Despite her positive energy and exuberant confidence, Angela admits the pressures of keeping the wine bar open during the pandemic began to take its toll, and for about six months, she considered selling the business. As she wavered about that decision, she realized she was only undermining herself and chose to stay focused on making it work, which she has continued to do.
Angela has incorporated many features to entice new customers and to accommodate her loyal new “friends.” She offers a variety of entertainment that includes a DJ, Karaoke nights, and even live music. In addition, there are date night specials consisting of pre-fixe meals that include a bottle of wine. With its increased popularity, Angela notes that “Since the last few months of last year until now, this actually feels like the first year of being open for business.”
Financially, the wine bar is now at the break-even point, which means Angela continues to manage various dental offices so she can meet her own personal expenses. In addition, an increase in private events has definitely saved the business. In addition to the steps she has taken, Angela attributes much of her progress to her loyal employees. “Everyone looks out for each other,” she says proudly. “Angela looks out for us,” Anthony validates. “She is always very flexible.”
While there still may be bumps in the road, Angela is always thinking of ways to improve, whether it’s the food menu or the wine and beer selections. She is already considering a little redecorating and possibly adding a few more seats while still maintaining the current cozy ambiance.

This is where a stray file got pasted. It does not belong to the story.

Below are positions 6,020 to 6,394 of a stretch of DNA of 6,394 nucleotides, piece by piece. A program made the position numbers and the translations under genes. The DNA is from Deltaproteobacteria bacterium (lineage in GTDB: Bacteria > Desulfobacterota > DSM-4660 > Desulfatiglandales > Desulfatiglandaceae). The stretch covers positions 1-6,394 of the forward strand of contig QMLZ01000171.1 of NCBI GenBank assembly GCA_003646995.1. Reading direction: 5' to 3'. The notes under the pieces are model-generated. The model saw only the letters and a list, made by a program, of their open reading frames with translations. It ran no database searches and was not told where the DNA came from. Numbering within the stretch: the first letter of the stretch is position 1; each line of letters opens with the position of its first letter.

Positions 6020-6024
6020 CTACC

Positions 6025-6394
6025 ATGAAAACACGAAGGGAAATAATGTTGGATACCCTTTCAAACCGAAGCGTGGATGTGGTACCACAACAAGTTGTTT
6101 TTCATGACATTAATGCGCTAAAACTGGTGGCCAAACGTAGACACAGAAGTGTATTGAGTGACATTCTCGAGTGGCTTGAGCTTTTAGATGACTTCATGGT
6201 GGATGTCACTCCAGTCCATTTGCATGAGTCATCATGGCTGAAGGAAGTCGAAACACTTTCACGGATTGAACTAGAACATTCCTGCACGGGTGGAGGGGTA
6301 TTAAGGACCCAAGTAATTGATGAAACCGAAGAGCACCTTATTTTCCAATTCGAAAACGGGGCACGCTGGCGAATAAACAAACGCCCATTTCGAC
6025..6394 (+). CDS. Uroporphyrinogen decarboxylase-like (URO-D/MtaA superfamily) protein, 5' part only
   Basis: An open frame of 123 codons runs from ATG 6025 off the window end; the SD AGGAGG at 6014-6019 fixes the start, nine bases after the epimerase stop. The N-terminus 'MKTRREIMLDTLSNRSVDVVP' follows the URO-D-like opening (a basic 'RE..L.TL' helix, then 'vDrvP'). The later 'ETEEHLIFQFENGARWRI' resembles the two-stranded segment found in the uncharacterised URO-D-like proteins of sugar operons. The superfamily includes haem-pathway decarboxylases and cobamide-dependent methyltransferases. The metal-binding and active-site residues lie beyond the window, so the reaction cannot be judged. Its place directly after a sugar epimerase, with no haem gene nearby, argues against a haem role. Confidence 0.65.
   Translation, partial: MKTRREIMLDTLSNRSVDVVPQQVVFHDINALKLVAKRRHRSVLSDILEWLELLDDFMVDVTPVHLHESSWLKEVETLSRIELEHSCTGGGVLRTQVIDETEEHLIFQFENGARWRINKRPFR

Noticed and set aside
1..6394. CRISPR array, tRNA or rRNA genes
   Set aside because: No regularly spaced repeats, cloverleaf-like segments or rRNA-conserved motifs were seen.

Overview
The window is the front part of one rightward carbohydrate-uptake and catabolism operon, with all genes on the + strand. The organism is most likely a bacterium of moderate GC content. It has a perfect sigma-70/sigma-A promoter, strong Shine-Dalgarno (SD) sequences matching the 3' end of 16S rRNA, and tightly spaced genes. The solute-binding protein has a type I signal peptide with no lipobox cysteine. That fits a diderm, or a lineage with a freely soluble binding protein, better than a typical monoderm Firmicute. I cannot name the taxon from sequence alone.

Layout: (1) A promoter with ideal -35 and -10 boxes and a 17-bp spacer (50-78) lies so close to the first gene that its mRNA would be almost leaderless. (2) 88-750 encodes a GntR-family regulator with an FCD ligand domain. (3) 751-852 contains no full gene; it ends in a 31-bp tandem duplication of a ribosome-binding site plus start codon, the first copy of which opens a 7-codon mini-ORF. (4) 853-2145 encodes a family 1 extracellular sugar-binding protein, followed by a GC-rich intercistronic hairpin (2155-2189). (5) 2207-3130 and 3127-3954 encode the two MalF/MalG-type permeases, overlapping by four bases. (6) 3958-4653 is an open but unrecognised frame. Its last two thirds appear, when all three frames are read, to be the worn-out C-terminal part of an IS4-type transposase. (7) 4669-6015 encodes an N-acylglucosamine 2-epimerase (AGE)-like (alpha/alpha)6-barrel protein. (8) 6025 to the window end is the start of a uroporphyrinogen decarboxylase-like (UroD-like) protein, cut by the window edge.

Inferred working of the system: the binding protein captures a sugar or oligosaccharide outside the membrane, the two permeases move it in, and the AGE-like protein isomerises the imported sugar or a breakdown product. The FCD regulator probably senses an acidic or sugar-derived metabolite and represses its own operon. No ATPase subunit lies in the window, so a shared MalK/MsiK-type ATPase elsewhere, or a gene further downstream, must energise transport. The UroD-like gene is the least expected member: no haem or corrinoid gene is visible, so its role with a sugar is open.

Although she is a very hands-on owner who shares shifts with her staff, Angela makes time for her family and her own interests. “It’s a juggle,” she admits, but she continues to enjoy bike riding and spending time on the beach or just hanging out with girlfriends when they visit other establishments where she might discover a new idea or two.
Hopefully, she does not stray too far from her original vision. What Angela has created has made a huge impact on the El Cerrito community. She has provided an inviting meeting place that had long been absent. “I see new friendships and connections made here all the time,” she says. “People who would never talk to each other now hang out and do things together outside the bar.”
So if you are looking for a warm, friendly, and unpretentious spot to have a drink or a meal, consider dropping in. The Alcove is located at 5540 El Cajon Blvd. in San Diego. Its current hours are 4:00 pm-10:00 pm on M-Th, 4:00 to whenever the doors close on Friday and Saturday, and 2:00 pm-9:00 pm on Sundays. As Angela always says, “If the lights are on, and the door is open, come on in.” Visit the website at www.alcovewinebar.com to check the menus and learn about upcoming events.